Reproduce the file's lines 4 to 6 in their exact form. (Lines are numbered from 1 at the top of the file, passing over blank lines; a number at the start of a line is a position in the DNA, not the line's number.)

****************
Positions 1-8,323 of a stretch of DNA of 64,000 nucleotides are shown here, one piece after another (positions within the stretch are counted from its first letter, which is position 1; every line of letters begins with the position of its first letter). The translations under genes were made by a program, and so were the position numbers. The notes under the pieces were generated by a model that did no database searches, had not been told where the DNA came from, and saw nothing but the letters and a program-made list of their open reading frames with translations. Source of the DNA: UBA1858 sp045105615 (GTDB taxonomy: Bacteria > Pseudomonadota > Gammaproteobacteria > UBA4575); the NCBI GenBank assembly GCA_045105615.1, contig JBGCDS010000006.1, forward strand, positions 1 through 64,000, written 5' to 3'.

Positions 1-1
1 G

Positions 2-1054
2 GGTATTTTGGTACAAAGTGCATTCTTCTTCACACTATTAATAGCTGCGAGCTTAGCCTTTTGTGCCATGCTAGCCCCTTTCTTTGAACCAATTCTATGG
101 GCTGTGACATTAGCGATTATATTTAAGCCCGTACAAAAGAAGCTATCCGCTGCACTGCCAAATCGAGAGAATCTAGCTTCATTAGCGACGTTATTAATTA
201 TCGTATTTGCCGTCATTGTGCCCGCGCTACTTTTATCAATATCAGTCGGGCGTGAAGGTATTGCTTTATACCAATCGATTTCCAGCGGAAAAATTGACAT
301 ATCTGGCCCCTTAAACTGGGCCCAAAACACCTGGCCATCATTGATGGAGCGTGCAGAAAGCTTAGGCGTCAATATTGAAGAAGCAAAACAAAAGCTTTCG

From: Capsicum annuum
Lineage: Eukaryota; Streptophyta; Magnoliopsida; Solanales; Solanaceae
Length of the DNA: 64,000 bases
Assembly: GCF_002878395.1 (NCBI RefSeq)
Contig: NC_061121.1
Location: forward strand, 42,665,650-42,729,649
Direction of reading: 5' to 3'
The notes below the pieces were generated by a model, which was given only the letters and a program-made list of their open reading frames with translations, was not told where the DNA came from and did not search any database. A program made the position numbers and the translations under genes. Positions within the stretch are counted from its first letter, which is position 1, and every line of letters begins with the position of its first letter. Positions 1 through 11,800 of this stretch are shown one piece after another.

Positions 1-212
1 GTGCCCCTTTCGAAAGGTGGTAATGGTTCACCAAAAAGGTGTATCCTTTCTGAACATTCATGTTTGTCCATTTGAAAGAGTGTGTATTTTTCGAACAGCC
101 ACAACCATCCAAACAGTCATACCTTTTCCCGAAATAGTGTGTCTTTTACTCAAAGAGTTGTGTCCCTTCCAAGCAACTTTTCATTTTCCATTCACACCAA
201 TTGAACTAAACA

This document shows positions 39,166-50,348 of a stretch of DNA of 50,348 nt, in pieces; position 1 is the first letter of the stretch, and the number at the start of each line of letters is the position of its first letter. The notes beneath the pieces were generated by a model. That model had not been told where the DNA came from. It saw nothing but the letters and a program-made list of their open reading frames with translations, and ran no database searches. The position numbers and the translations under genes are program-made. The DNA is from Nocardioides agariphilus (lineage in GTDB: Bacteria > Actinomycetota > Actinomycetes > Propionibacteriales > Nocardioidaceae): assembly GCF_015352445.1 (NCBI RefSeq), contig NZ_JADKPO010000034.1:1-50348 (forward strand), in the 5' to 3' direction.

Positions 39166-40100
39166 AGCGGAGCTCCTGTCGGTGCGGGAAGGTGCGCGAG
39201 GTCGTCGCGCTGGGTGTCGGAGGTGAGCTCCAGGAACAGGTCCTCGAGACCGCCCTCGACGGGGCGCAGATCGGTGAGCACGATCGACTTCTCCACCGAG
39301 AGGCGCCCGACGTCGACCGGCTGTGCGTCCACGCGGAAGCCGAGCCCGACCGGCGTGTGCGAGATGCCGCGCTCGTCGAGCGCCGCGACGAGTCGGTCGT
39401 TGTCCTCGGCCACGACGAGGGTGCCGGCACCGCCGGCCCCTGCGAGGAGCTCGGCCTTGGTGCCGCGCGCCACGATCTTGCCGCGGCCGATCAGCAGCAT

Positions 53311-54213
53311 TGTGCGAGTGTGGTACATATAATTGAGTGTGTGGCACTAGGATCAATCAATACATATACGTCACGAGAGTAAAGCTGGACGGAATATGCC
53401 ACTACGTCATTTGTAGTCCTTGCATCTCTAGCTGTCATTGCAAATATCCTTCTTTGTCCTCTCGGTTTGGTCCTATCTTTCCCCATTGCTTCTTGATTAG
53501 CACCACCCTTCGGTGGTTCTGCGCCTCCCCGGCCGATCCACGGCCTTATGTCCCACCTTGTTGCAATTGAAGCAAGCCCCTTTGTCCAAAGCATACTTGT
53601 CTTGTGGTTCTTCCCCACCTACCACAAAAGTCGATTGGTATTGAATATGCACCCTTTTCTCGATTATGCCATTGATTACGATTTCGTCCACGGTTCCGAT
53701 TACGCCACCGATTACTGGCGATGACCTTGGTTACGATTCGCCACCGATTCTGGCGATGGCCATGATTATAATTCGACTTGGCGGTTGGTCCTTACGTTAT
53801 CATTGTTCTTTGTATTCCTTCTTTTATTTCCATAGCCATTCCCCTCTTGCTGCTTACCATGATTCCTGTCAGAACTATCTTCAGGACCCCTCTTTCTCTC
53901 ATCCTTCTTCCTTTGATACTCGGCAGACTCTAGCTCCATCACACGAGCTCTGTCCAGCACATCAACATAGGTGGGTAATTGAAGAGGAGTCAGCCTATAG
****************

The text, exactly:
Positions 2-1054
2 GGTATTTTGGTACAAAGTGCATTCTTCTTCACACTATTAATAGCTGCGAGCTTAGCCTTTTGTGCCATGCTAGCCCCTTTCTTTGAACCAATTCTATGG
101 GCTGTGACATTAGCGATTATATTTAAGCCCGTACAAAAGAAGCTATCCGCTGCACTGCCAAATCGAGAGAATCTAGCTTCATTAGCGACGTTATTAATTA